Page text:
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Works by
Tennessee Williams
aka Thomas Lanier Williams)
[1911 - 1983]

Profile created January 10, 2007
See also:
  • Tennessee Williams and His Contemporaries (2007) by Robert Bray
    Tennessee Williams and His Contemporaries compiles eight transcribed panels that were featured at The Tennessee Williams Scholars Conference, an annual event held each March in conjunction with the Tennessee Williams/New Orleans Literary Festival. This study, the first of its kind, explores issues involving Williams s drama, fiction, poetry, and films in a discursive format designed to probe and debate the legacy of America s famous playwright. Virtually all aspects of Williams s long career are covered in this volume, including the early and late plays, his unpublished work, his use of the grotesque, and his relationships with three of his contemporaries: Carson McCullers, Lillian Hellman, and William Inge. In addition, Williams scholars who teach his work discuss the most effective strategies for bringing his material into the classroom. The unique design of this volume offers a broad understanding of his material for students previously unacquainted with Tennessee Williams as well as fresh perspectives from recognized experts in the field that will satisfy those who are already familiar with his life and work.

  • Tennessee Williams in Provincetown (2006) by David Kaplan
    Tennessee Williams in Provincetown is the story of Tennessee Williams' four summer seasons in Provincetown, Massachusetts: 1940, '41, '44 and '47. During that time he wrote plays, short stories, and jewel-like poems. In Provincetown Williams fell in love unguardedly for perhaps the only time in his life. He had his heart broken there, perhaps irreparably. The man he thought might replace his first lover tried to kill him there, or at least Williams thought so. Williams drank in Provincetown, he swam there, and he took conga lessons there. He was poor and then rich there; he was photographed naked and clothed there. He was unknown and then famous--and throughout it all Williams wrote every morning. The list of plays Williams worked on in Provincetown include The Glass Menagerie, A Streetcar Named Desire, Summer and Smoke, the beginnings of The Night of the Iguana and Suddenly Last Summer, and an abandoned autobiographical play set in Provincetown, The Parade. Tennessee Williams in Provincetown collects original interviews, journals, letters, photographs, accounts from previous biographies, newspapers from the period, and Williams' own writing to establish how the time Williams spent in Provincetown shaped him for the rest of his life. The book identifies major themes in Williams' work that derive from his experience in Provincetown, in particular the necessity of recollection given the short season of love. The book also connects Williams mature theatrical experiments to his early friendships with Jackson Pollack, Lee Krasner and the German performance artist Valeska Gert. Tennessee Williams in Provincetown, based on several years of extensive research and interviews, includes previously unpublished photographs, previously unpublished poetry, and anecdotes by those who were there.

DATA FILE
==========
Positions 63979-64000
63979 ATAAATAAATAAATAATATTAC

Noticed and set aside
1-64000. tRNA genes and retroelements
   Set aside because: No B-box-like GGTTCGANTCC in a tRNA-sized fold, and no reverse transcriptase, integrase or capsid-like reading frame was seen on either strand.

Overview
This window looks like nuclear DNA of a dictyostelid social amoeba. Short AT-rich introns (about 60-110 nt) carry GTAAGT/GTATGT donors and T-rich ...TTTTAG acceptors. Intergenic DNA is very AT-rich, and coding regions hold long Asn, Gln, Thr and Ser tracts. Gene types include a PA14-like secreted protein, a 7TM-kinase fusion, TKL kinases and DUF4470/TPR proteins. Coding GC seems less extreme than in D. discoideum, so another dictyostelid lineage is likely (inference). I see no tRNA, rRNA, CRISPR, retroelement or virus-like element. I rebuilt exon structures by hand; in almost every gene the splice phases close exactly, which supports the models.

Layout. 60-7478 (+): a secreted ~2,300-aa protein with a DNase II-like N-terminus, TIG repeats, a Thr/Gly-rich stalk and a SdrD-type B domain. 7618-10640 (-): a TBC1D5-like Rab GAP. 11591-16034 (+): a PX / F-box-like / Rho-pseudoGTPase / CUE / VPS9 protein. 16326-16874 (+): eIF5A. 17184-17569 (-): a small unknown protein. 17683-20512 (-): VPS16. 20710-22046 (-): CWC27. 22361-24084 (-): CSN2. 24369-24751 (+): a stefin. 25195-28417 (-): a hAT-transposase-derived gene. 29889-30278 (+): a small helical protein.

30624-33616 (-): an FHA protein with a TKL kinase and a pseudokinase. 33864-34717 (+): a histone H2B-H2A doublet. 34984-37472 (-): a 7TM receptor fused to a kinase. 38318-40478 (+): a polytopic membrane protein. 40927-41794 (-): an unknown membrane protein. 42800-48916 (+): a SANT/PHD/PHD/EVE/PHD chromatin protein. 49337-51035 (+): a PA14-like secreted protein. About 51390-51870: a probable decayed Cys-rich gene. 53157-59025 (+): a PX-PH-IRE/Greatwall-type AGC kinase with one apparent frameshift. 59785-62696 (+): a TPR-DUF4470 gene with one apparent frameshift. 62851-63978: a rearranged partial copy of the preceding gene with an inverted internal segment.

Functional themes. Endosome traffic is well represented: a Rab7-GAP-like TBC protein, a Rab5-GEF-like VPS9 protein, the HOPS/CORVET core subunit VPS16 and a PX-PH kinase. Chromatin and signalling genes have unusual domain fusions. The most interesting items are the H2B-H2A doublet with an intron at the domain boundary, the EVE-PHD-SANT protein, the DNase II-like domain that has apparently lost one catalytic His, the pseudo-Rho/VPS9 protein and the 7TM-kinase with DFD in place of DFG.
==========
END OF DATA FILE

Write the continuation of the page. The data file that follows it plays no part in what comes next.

• Memoirs: I Remember Tennessee Williams and Others (2003) by Robert Hines

  • Tennessee Williams and the South (2002)  by Kenneth W. Holditch and Richard Freeman Leavitt

  • The Undiscovered Country : The Later Plays of Tennessee Williams (2002), Philip C. Kolin, ed.

  • Tennessee Williams: A Portrait in Laughter and Lamentation (2000) by Harry Rasky

  • Burroughs Live: The Collected Interviews of Wiliam S. Burroughs, 1960-1997 (2000), Sylvère Lotringer, ed.
    Burroughs Live gathers all the interviews, both published and unpublished, given by William Burroughs, as well as conversations with well-known writers, artists, and musicians such as Allen Ginsberg, Brion Gysin, Gregory Corso, Keith Richards, Tennessee Williams, Timothy Leary, and Patti Smith. The book provides a fascinating account of Burroughs's life as a literary outlaw. Illuminating many aspects of his work and many facets of his mind, it brings out his scathing humor, powerful intelligence, and nightmarish vision.

  • The Selected Letters of Tennessee Williams, Volume I: 1920-1945 (2000), lbert J. Devlin and Nancy Marie Tischler, eds.

  • Lost Friendships: A Memoir of Truman Capote, Tennessee Williams, and Others (1987) by Donald Windham

  • Tennessee - Cry Of The Heart - An Intimate Memoir Of Tennessee Willaims (1986) by Dotson Rader

  • Aphrodisiac: Fiction from Christopher Street (1984)
    Includes works by Andrew Holleran, Christopher Bram, Edmund White, Felice Picano, Jane Rule, Kate Millett, Tennessee Williams, and others.

  • Footnote to a Friendship: A Memoir of Truman Capote & Others (1983) by Donald Windham

  • Tennessee Williams' Letters to Donald Windham 1940-1965 (1977) with Donald Windham, ed.

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